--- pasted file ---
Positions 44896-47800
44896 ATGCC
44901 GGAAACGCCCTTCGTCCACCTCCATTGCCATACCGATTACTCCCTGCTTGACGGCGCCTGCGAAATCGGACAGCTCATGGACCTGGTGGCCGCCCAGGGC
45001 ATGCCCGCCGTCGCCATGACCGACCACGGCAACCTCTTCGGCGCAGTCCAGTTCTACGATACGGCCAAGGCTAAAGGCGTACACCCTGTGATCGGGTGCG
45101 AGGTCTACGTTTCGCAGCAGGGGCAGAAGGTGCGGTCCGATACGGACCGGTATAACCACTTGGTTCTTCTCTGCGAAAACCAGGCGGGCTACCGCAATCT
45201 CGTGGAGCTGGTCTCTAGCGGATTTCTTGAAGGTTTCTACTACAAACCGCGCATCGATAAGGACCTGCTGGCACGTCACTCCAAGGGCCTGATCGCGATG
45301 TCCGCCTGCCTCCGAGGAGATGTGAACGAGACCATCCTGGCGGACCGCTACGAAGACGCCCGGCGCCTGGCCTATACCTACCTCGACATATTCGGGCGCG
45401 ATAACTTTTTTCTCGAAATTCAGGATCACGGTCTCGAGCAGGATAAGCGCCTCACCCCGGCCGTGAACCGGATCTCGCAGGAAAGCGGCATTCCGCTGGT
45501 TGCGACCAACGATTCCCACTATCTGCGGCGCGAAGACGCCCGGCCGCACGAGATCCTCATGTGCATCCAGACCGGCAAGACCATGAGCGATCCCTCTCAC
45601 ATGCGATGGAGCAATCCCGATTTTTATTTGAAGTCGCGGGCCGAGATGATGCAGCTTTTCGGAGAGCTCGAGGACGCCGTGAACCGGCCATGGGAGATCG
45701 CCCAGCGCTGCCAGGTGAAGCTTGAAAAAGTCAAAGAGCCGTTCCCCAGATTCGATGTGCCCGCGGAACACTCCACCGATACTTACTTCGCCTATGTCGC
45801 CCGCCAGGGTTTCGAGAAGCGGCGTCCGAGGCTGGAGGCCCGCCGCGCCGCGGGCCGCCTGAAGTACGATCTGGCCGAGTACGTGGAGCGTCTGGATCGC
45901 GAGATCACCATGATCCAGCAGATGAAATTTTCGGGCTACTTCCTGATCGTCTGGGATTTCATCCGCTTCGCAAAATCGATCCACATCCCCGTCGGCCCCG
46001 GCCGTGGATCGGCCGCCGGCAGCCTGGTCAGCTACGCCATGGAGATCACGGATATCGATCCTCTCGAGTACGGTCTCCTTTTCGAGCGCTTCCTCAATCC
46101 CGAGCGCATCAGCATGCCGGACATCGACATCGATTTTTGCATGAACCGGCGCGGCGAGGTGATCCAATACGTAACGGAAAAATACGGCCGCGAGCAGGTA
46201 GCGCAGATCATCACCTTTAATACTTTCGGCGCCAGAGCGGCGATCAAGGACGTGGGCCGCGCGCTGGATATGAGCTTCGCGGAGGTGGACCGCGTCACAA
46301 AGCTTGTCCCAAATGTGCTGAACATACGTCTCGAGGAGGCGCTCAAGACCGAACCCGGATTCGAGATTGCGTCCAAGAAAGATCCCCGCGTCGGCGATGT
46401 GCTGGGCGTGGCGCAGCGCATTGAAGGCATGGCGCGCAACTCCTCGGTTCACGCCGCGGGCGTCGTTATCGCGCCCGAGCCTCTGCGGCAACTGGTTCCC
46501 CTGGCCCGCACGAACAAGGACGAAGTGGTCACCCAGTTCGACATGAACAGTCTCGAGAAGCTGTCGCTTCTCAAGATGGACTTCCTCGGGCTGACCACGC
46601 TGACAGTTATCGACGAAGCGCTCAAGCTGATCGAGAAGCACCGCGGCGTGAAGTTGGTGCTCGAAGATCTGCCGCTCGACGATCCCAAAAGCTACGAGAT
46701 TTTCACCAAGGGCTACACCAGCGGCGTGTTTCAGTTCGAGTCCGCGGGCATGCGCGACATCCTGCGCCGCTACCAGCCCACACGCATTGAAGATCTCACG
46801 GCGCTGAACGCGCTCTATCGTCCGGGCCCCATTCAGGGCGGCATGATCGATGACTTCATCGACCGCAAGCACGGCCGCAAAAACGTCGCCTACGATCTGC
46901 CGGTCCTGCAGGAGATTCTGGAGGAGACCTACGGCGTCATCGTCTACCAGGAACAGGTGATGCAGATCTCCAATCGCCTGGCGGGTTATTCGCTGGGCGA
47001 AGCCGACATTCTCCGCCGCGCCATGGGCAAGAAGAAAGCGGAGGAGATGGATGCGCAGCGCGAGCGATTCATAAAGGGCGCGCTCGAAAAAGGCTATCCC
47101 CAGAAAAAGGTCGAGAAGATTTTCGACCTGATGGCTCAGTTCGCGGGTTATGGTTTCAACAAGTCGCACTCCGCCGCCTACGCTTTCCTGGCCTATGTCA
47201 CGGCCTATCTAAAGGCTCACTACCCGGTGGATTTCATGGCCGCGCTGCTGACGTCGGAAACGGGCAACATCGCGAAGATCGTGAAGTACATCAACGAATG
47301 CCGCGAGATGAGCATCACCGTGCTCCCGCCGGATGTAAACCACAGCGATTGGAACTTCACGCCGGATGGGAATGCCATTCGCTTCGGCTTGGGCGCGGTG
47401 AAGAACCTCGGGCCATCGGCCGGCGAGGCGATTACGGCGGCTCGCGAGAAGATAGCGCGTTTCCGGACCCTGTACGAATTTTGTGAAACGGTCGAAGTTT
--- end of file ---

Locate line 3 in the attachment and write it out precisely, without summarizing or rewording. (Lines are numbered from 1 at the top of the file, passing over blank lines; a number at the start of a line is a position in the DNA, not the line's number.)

44901 GGAAACGCCCTTCGTCCACCTCCATTGCCATACCGATTACTCCCTGCTTGACGGCGCCTGCGAAATCGGACAGCTCATGGACCTGGTGGCCGCCCAGGGC